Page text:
The previous volume of Uncanny X-Force was incredible – 35 issues (plus two .1s) of quality comics. Rick Remender wrote up a storm and some of my favourite artists did stints on the book, particularly Jerome Opena, Esad Ribic and Phil Noto. So I’ve got some high expectations for this book. New writer Sam Humphries took over from Jonathan Hickman on Ultimate Comics: The Ultimates last year, and whilst his work didn’t fire my imagination in the same way as Hickman’s, he has kept up the quality that people have come to expect from the Ultimate line since it’s 2011 relaunch. New artist Ron Garney’s work, however, I am much less familiar with. Add to the new creative team a shake up in X-Force’s line-up, removing A-list headliners Wolverine and Deadpool, and we’re definitely looking at a different kettle of mutants.
The focus shift is immediately apparent. For this issue, at least, Uncanny X-Force is Psylocke’s book. Not surprising, as Remender took Betsy Braddock on a real journey in the pages of the previous volume of this title. Here, the trend of Marvel NOW to build on the work done by past creative teams, instead of throwing it out and starting from scratch, is continued. Remender spent a lot of time exploring Betsy’s character and she’s evolved from the scantily clad ninja girl to a hard-boiled and embittered assassin. Gone is the 90s Jim Lee leotard (and those pointless legwraps), and we have a much more wetwork appropriate black and grey bodysuit. She’s joined on the new X-Force by Storm, who has issues of her own to work out in the wake of AvX and the disintegration of her marriage to Black Panther (Wolverine and The X-Men #24, also out this week, explores this a little more and helps the X-books feel more connected). They follow up a lead passed onto them by Wolverine, which turns out to be from his old friend Puck (formerly of Alpha Flight) and sets them on the trail of Psylocke’s old enemy Spiral. Combined with the return of Bishop and the prospect of three clones of Fantomex on the loose, this feels simultaneously fresh and familiar. Not only does the issue build on characters and plot threads from the previous volume, but it also integrates new threads from the larger X-Universe, making the book feel much more connected. What is so pleasing about this in the case of Uncanny X-Force is that it is all done so organically. Nothing feels forced, and as much as I miss Remender’s line up, I’m looking forward to getting this new band together.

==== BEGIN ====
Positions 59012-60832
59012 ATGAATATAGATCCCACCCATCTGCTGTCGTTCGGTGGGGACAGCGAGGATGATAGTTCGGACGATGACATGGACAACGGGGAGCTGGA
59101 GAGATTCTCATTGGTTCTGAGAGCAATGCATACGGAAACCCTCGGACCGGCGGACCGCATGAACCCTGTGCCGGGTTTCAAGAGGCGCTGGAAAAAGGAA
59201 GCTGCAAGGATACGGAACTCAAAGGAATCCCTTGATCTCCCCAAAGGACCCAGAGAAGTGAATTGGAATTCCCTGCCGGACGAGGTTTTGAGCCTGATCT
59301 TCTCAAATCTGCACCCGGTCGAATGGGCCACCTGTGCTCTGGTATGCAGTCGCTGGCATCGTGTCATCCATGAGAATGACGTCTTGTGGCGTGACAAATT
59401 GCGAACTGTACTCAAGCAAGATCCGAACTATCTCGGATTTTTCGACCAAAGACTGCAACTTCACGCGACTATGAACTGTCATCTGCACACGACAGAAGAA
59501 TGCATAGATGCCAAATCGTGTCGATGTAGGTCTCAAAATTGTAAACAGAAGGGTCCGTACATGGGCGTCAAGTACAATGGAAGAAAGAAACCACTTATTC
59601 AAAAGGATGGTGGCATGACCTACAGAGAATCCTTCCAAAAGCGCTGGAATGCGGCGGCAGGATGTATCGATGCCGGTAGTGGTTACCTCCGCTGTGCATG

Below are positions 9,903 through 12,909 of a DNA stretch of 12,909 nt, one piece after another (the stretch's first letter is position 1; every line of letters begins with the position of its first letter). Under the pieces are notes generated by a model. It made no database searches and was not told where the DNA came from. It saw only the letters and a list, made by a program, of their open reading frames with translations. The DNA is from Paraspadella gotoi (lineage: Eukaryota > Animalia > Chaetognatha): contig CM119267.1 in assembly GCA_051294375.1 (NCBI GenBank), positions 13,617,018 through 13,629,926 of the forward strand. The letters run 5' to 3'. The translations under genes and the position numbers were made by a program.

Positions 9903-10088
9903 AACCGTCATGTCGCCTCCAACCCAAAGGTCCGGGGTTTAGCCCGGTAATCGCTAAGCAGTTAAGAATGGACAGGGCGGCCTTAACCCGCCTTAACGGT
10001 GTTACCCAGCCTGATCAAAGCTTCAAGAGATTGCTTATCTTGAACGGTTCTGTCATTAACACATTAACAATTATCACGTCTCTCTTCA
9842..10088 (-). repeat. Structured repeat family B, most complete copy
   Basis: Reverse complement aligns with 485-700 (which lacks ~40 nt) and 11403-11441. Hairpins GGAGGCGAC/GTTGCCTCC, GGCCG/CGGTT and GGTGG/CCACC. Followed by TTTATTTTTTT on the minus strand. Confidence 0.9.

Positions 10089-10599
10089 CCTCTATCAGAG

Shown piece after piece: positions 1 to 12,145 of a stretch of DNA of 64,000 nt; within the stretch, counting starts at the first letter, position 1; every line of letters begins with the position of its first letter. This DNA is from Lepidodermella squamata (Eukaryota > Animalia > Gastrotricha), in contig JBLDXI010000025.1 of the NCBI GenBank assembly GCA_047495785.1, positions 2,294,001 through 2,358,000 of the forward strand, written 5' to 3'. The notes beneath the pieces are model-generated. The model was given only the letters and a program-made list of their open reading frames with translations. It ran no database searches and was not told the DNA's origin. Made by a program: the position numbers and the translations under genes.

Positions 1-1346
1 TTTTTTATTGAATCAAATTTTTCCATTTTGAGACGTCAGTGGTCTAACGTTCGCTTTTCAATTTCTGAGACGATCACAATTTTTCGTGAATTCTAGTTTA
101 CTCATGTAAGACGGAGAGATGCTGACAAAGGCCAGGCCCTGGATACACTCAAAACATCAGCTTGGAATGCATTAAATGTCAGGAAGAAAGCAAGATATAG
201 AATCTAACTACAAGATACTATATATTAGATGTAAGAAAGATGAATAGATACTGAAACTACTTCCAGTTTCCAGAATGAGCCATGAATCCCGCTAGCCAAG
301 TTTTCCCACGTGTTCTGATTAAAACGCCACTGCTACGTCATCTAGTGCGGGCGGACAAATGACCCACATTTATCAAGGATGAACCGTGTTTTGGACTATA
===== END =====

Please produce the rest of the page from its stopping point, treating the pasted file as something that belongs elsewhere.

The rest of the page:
This being a first issue, there is a lot of set-up, but the issue doesn’t short-change us for action. Humphries’s plotting is slick and nicely paced, and even the obligatory flashback flies by as we head into the first action set-piece. The dialogue pops nicely off the page, and there’s a zesty energy to the Storm/Psylocke exchanges that helps give a sense of simmering bitterness and anger just below the surface. Puck is a joy to read, sparky and gruff, and I’m looking forward to him being on the team, as it’s a character I’m not too familiar with.
The slick and quality feel also extends to the issue’s visuals. Ron Garney’s pencils are clean and dynamic. There’s a pleasing sense of motion, and his layouts never fall into a uniform pattern which helps the sense that everything is moving forward. His characters are rendered with a real life, their moods writ large. Psylocke’s constant disgruntlement writ large in the scowl that she wears for most of the book. It’s a long way from the more textured pencils of Opena and Ribic in the previous volume, and maybe a little too slick and clean for a black ops book, but it is a strong statement of new beginnings, and the action beats in particularly are alive and exciting. Marte Gracia and Israel Gonzalez’s colours really help this along, contrasting the black and grey of the leads with vibrant backgrounds in green and pink, and bathing the nightclub scenes that make up the latter half of the book in washes of blue, green and orange, making the page into a sort of traffic light patchwork of violence that really draws the eye and helps pull you through the action. Also of particular note are the panels of Psylocke’s flashbacks, which are portrayed in black and white with splashes of indigo, the colour of her trademark psionic energy. The page of her speaking to Wolverine in his office at the Jean Grey school portrays this as sunlight spilling through his window, and the effect is very striking, drawing attention to Garney’s skillful and clean line work.
All in all, this relaunch of Uncanny X-Force is off to a very strong start. The slick art doesn’t quite capture the black ops feel that I’ve come to expect from the title, but that’s not to say it doesn’t work. The new team, both on the page and behind the scenes, have big shoes to fill, but if this is an indicator of what’s to come, then I’m on board and very excited.
Oh, and mohawk Storm is really, really cool.